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Peripheral aetiopathogenic drivers and mediators of Parkinson's disease and co-morbidities: role of gastrointestinal microbiota

Research output: Contribution to journalLiterature reviewpeer-review

Original languageEnglish
Pages (from-to)22-32
JournalJournal of NeuroVirology
Volume22
Issue number1
Early online date20 Jun 2015
DOIs
Accepted/In press21 May 2015
E-pub ahead of print20 Jun 2015
PublishedFeb 2016

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  • art_3A10.1007_2Fs13365_015_0357_8

    art_3A10.1007_2Fs13365_015_0357_8.pdf, 1.64 MB, application/pdf

    Uploaded date:04 Feb 2016

    Version:Final published version

    Licence:CC BY

King's Authors

Abstract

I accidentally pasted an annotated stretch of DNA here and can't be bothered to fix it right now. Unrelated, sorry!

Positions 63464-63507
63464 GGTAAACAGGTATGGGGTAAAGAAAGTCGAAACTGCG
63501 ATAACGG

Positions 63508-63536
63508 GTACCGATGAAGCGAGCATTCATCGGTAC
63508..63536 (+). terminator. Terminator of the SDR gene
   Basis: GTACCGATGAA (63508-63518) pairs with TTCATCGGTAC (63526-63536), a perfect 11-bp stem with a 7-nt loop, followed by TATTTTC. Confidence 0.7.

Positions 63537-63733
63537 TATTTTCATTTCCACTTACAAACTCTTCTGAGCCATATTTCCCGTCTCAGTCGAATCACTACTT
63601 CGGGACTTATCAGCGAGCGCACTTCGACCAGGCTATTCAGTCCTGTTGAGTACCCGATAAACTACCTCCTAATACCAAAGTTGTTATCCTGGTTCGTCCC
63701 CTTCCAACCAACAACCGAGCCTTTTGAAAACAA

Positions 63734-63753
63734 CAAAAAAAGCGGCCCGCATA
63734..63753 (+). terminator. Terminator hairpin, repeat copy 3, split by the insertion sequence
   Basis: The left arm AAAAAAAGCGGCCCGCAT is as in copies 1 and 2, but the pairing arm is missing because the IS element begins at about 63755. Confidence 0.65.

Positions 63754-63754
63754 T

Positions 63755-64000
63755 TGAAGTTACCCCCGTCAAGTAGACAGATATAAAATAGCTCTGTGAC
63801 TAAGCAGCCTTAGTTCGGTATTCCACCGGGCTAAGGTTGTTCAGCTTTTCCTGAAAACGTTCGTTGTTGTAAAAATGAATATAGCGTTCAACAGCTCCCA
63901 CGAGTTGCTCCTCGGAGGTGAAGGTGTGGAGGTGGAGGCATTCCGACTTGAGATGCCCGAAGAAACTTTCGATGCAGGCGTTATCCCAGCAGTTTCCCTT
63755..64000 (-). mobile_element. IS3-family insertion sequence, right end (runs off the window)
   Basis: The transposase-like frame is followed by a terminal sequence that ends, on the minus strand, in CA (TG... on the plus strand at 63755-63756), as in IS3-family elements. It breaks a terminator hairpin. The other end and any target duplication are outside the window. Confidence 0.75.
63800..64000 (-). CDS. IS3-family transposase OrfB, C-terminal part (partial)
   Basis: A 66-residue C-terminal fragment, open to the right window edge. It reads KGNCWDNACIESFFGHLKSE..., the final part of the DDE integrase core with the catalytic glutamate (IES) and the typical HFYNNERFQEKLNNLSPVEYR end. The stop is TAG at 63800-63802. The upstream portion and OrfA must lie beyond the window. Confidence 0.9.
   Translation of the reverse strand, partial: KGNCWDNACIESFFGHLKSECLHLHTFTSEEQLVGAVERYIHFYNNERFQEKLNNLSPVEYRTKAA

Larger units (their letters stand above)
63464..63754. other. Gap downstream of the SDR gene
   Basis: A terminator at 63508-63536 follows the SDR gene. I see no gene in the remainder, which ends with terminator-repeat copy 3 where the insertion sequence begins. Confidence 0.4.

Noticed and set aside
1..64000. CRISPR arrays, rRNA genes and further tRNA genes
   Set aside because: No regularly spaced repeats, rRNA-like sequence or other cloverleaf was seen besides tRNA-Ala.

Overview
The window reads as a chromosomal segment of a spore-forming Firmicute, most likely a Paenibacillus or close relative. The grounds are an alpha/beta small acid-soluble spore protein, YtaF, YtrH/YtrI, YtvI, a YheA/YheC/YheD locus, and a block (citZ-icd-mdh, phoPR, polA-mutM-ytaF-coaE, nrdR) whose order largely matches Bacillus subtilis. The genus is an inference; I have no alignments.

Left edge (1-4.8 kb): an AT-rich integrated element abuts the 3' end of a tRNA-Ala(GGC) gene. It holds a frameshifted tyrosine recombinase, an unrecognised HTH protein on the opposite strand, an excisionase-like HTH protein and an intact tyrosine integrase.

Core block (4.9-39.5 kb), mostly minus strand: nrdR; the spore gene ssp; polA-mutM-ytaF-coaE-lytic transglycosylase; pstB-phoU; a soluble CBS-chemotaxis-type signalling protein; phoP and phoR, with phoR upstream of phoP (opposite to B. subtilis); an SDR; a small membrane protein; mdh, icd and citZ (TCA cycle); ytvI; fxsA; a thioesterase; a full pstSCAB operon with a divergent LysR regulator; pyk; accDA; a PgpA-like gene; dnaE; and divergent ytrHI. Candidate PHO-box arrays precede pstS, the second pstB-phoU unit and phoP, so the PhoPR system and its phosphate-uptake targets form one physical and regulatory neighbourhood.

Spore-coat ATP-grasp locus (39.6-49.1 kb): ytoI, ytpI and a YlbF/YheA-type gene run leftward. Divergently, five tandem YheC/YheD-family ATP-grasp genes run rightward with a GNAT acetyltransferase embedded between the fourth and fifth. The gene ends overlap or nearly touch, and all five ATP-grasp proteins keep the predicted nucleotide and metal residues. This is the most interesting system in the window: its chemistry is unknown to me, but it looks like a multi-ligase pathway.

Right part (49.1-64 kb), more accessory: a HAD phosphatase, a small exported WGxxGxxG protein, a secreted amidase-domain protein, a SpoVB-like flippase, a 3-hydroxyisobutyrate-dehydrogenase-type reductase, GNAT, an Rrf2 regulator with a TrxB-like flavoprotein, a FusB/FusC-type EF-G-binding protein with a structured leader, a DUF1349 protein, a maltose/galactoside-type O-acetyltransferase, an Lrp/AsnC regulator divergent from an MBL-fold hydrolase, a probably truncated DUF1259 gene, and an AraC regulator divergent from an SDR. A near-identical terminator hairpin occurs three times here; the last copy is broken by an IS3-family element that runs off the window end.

We seek an aetiopathogenic model for the spectrum of Parkinson’s disease (PD), functional bowel disease, depression and cognitive impairment. The adopted concept is that systemic immuno-inflammatory processes mediate neuro-inflammation. The model would be based on phenotype, exposome (including gastrointestinal microbiome), milieu (immuno-inflammatory and metabolome), human genetics and their interactions. It would enable a patient’s position, to be understood in terms of drivers, perpetuators and mediators, and a future position, with and without intervention, predicted. Even the cardinal facets of PD may have different drivers: halting one may allow escape down subordinate pathways. Peptic ulceration is prodromal to PD. In our randomised placebo-controlled trial, hypokinesia improved over the year following biopsy-proven Helicobacter pylori eradication and rigidity worsened. This was independent of any (stable, long t½) antiparkinsonian medication. There are pointers to an autoimmune process: for example, surveillance-confirmed hypokinesia effect was indication specific. During surveillance, successive antimicrobial courses, other than for Helicobacter, were associated with cumulative increase in rigidity. Exhibiting laxatives appeared to stem the overall temporal increase, despite antiparkinsonian medication, in rigidity. Thus, intestinal dysbiosis may be a major source of bystander neuronal damage. There are biological gradients of objective measures of PD facets on circulating inflammatory markers and leucocyte subset counts. Moreover, lactulose hydrogen breath test positivity for small-intestinal bacterial overgrowth (present in two thirds of PD patients) is associated with the same subsets: higher natural killer and total CD4+ counts and lower neutrophils. With greater aetiopathogenic understanding, relatively low cost and on-the-shelf medication could have a major impact. A new generation of animal models, based on the gut microbiome, is envisaged.

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